I have always loved Jimmy Stewart, ever since I recall being first introduced to him via cinema.  Harvey was one of his personal favorite roles and it’s doubtlessly one of his best.  Adapted from a Pulitzer-winning play by Mary Chase, Harvey is the story of Elwood P. Dowd, a man without a care in the world whose best friend is a 6 foot something invisible rabbit.

Of course, everybody thinks he’s crazy.  Especially his older sister Veta (played by the amazing and Academy Award winning Josephine Hull) and his niece, Myrtle Mae (Victoria Horne), both of whom are trying to re-connect in the town’s society and find Myrtle Mae a man.  Embarrassments lead Veta to finally try to have Elwood committed.  Nearly slapstick insanity ensues when Veta gets committed instead.

The whole film plays off of Elwood’s sublime charm, ease, and happiness.  He’s unflappable, blissed-out almost, a model of kindness, gentility.  He’s also a drunk.

Interestingly, the film treats his alcoholism blithely.  He’s never shown to be “drunk”, per se, though he is constantly ordering two martinis, one for him and one for Harvey.  If alcoholism is potentially a cheerful state of being in the film, psychiatry is anything but.  The story is a paean to the mystical, magical world of fantasy to which we all can belong in strict converse to the “reality” that drugs and forced cold baths bring about.  Ultimately, it’s a cab driver who notes how he meets all kinds of wonderful folk on the way to the sanitarium but they always come out as gruff realists, unfriendly and unkind.  This is what ends up saving Elwood.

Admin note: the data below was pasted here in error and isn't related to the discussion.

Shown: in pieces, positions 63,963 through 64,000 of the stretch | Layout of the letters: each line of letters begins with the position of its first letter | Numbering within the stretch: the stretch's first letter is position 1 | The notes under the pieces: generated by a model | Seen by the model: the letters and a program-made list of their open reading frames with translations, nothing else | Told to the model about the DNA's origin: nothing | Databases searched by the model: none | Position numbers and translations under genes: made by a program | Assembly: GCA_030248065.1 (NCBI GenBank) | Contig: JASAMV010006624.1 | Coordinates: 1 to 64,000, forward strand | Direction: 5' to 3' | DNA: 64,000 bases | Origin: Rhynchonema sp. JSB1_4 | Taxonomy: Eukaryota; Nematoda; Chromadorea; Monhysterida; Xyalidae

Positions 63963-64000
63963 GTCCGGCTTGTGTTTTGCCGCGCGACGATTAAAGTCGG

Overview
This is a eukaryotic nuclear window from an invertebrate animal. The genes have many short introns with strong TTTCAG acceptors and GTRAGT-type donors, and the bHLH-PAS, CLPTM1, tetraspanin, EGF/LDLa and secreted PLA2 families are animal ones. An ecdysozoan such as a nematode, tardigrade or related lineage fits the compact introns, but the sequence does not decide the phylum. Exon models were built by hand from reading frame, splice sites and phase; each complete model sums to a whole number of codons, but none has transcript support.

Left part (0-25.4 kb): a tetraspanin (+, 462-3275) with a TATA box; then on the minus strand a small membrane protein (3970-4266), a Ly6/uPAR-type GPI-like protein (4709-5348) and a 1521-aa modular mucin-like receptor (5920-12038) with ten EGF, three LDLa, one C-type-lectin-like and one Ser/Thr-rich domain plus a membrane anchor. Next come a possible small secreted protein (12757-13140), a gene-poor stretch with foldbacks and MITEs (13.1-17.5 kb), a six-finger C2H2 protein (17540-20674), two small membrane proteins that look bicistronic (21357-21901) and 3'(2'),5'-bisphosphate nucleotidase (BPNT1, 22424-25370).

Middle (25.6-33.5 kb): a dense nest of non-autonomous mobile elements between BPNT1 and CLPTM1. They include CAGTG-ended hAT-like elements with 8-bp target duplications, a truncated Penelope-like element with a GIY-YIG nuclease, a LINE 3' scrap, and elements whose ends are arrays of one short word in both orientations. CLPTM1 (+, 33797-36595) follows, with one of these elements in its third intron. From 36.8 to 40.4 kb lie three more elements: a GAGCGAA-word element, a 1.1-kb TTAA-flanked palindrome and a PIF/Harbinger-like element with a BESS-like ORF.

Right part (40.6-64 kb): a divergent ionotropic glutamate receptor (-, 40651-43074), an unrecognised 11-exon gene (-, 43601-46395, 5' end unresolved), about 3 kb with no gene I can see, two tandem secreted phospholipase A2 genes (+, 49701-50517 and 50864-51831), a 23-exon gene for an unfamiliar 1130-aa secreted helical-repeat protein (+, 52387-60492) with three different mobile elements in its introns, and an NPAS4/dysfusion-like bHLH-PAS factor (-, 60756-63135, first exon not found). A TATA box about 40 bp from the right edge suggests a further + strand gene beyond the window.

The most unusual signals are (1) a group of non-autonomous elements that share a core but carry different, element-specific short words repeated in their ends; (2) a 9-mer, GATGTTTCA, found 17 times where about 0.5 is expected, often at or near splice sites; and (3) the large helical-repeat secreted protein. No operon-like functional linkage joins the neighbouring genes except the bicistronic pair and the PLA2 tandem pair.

Surely, psychiatry around 1950 featured probably as many curses as cures, but let’s face it, who’s ever met a perpetually cheery, benign, open, gentlemanly drunk?

In the end, it’s revealed that Harvey is a “pooka”, a Celtic fairy spirit that takes animal form quite often and thanks to a few little effects, it’s made clear that he does exist.  So there is a magical world, after all.  Harvey is a big invisible rabbit, not a pink elephant.  And the kindness and gentility of Edwood P. Dowd is more of a testament to how people would be well-suited to slowing down, showing one another courtesy and interest, and knock back a few martinis while you’re at it.

Clara enjoyed the film quite a bit.  As did I.  And it is indeed one of the best Jimmy Stewart films there is.  And there are a lot.

The Man Who Shot Liberty Valance

The Man Who Shot Liberty Valance (1962) movie poster

(1962) dir. John Ford